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Whilst Venice is said to be in a state of Eligant Decay, in the case Murano with its aging industrial buildings it is just decay.

OK so it was tipping it down with rain the whole time we were there, and there was an Acqua Alta, so it was not looking at its best. But compared to Venice, Murano has little to commend it architecturally.

It has been a centre of glass making since 1291 when the furnaces and craftsmen were moved here because of the risk of fire and the effects of smoke. It became the principal glass producing area of Europe during the 15th and 16th centuries, but lost out to eastern European cut and engraved glass in later centuries.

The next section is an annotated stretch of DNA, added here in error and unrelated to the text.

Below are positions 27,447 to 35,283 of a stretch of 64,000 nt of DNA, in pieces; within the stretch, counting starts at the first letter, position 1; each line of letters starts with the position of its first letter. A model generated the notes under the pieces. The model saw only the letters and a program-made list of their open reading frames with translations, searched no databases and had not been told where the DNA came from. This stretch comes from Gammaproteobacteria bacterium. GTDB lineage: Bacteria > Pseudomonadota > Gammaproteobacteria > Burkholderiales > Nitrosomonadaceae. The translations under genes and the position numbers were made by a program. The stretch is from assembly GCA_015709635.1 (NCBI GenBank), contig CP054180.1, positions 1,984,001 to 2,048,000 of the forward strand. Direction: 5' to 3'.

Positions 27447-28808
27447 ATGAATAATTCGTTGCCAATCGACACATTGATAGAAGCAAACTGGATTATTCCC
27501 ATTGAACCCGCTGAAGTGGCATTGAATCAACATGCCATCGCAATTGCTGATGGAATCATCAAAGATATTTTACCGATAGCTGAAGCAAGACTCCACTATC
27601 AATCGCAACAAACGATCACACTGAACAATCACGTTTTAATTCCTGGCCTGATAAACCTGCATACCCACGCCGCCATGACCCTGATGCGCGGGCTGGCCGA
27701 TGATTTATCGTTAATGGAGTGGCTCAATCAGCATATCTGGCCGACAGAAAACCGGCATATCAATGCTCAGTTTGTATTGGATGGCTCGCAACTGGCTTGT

Given the competition from cheap Chinese imports, and the difficulties in recruiting young people into the trade, it is perhaps not surprising that the glass salesmen can get a little over enthusiastic.

There are some horrific stories out there of people, who have taken up an offer of a free taxi ride from St Mark's Square and a factory tour, being held virtually captive until they bought an expensive piece of glass.

All I can say is that we travelled by vaporetto, and were invited in for a glass blowing demonstration at La Vetreria Linea Murano Art on Fondamenta Daniele Manin.

After the demonstration for which a small donation was requested, the salesman was very attentive until he established that were were not in the market for a very beautiful 350 vase but might stretch to a 10 souvenir, at which point we parted on friendly terms.